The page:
Visiting Doubtful Sound with Stray Journeys

In January 2014 I had the privilege of guiding a group of Stray Journey-ers around New Zealand. I have been a Stray driver since 2012 but, as I normally drive the “HOHO” (hop-on hop-off) circuit, this was my first chance to experience the Stray Journeys‘ itinerary.

One of the many differences between the two itineraries is where we visit in Fiordland. I was excited to experience Doubtful Sound, an overnight stay unique to Stray Journeys, as this is truly one of the last frontiers of Aotearoa and also planet Earth.

Doubtful Sound
Doubtful Sound

Another significant distinction between HOHO and Stray Journeys tours is that with SJ you have a smaller group and fewer pick up locations, which results in more freedom to plan and utilise your day. After two stunning days in Queenstown, where my crew had free time to enjoy the Adventure Capital, we departed at 7am, stopping for breakfast at a lovely café en route. I had pre-booked tickets for the Te Atua (Shadowland) movie at Te Anau Cinema before our trip. Thirty minutes long, the breath-taking film shows stunning views of Fiordland’s scenery. I really wanted to share this experience with my crew because the region is such a vast wilderness area and certain places such as the epic waterfalls can only be appreciated on a big screen like this. Within the fjords (mis-named “sounds”) you lose your sense of perception because the landscape is on such a massive scale.

Here is the trailer for this movie, however I highly recommend seeing it on the big screen:

After the film we had some free time in Te Anau, the main hub for the Fiordland region (albeit with a population of just under 2000 inhabitants), so I took the group to the Department of Conservation’s Wildlife Enclosure where we were able to observe rare species such as takahe, kakas and keas. From here we drove to Lake Manapouri and checked in for our Doubtful Sound overnight cruise, run by Real Journeys (NB. unrelated to Stray Journeys!).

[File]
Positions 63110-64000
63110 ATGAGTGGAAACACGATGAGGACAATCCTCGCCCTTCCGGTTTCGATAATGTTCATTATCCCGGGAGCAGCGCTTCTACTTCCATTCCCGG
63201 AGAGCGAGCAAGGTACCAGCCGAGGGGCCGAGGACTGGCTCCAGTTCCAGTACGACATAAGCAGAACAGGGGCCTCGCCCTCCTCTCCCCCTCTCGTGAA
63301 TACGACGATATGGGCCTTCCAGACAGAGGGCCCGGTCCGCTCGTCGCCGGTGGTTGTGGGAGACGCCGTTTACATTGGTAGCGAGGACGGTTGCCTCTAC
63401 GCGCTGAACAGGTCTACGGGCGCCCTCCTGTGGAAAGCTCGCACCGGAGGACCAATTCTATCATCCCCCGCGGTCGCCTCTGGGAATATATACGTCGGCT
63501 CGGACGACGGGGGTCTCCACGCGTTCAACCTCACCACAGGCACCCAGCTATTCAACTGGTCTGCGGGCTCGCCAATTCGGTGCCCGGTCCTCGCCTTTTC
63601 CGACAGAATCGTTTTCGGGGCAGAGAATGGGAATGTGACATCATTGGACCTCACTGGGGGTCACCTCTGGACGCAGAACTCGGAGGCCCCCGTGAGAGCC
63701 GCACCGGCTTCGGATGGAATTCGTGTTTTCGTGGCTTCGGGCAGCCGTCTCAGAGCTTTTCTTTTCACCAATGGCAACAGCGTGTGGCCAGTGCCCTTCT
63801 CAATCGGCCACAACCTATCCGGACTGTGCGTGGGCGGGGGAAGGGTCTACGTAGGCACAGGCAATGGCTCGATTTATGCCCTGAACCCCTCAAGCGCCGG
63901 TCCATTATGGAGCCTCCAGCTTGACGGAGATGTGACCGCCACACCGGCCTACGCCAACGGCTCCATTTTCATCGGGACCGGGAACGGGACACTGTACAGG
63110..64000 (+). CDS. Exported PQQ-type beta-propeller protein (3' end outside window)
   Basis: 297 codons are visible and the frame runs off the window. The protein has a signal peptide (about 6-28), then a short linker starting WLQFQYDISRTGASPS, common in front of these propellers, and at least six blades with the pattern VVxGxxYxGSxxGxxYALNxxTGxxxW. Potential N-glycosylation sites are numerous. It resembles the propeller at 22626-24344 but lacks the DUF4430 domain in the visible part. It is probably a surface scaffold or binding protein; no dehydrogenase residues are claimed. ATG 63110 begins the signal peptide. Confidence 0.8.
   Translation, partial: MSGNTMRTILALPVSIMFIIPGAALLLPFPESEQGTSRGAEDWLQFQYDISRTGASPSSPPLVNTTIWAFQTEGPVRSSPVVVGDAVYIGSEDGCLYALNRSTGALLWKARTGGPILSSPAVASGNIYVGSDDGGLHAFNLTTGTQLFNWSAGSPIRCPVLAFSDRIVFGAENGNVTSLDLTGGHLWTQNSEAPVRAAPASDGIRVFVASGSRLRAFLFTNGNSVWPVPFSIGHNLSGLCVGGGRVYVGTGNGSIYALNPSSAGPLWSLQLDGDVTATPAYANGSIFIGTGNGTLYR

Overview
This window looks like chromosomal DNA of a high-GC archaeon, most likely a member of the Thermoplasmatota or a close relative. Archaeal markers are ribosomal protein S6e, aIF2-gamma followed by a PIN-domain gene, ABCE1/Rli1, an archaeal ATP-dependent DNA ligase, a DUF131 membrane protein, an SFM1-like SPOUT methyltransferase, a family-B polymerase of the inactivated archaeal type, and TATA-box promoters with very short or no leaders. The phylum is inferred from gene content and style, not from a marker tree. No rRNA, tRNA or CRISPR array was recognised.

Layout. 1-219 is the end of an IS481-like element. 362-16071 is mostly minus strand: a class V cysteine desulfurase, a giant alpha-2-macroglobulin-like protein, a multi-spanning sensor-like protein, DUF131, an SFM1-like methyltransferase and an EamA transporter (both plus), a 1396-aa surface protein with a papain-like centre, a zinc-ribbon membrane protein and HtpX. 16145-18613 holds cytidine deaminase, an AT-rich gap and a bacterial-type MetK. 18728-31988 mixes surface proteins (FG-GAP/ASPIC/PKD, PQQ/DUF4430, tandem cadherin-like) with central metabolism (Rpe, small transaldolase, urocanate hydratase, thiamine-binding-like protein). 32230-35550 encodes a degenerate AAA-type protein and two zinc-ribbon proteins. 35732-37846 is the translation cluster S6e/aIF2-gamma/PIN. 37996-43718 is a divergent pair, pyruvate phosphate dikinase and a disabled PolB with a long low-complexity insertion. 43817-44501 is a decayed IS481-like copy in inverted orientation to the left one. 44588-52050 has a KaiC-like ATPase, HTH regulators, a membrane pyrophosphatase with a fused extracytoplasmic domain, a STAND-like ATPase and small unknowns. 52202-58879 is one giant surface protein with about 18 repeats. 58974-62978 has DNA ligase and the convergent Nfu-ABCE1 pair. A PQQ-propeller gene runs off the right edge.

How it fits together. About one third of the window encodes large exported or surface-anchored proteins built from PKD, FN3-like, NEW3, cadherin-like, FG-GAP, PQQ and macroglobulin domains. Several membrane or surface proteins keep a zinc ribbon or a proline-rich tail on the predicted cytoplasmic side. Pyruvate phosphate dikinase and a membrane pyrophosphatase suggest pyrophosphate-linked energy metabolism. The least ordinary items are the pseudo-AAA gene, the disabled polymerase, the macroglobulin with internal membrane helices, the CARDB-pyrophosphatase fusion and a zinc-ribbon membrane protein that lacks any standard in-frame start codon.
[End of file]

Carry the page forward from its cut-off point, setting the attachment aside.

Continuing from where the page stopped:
Te Anau Pier
Te Anau Pier

The cruise began with a motor boat ride which took us across NZ’s second deepest lake (444 metres). According to Maori legend, Lake Manapouri was created by the tears of two sisters, Moturua and Koronae, who were daughters of an old chief in the region.

Lake Manapouri

We arrived at the visitor’s centre on the other side and embarked on a bus to traverse the 671m Wilmot Pass and take us to Deep Cove. The bus driver told us about the history of the area, including the road – the construction makes it the most expensive road in New Zealand and furthermore it is the only road on the mainland which is disconnected from the rest of the road network.

We arrived at the dock in Deep Cove and embarked on our schooner ‘The Fiordland Navigator’. After a welcome by the Captain we were invited to check into our rooms and then have afternoon tea. The schooner set sail and we headed out towards the Tasman Sea.

Doubtful Sound Boat
Our schooner, The Fiordland Navigator

The great thing about visiting Fiordland is that it does not really matter what the weather is doing because it is beautiful in all climates. Which is good because this is the region with NZ’s highest rainfall. The boat includes raincoats for such occasions, as the scenery is too truly breath-taking to stay inside.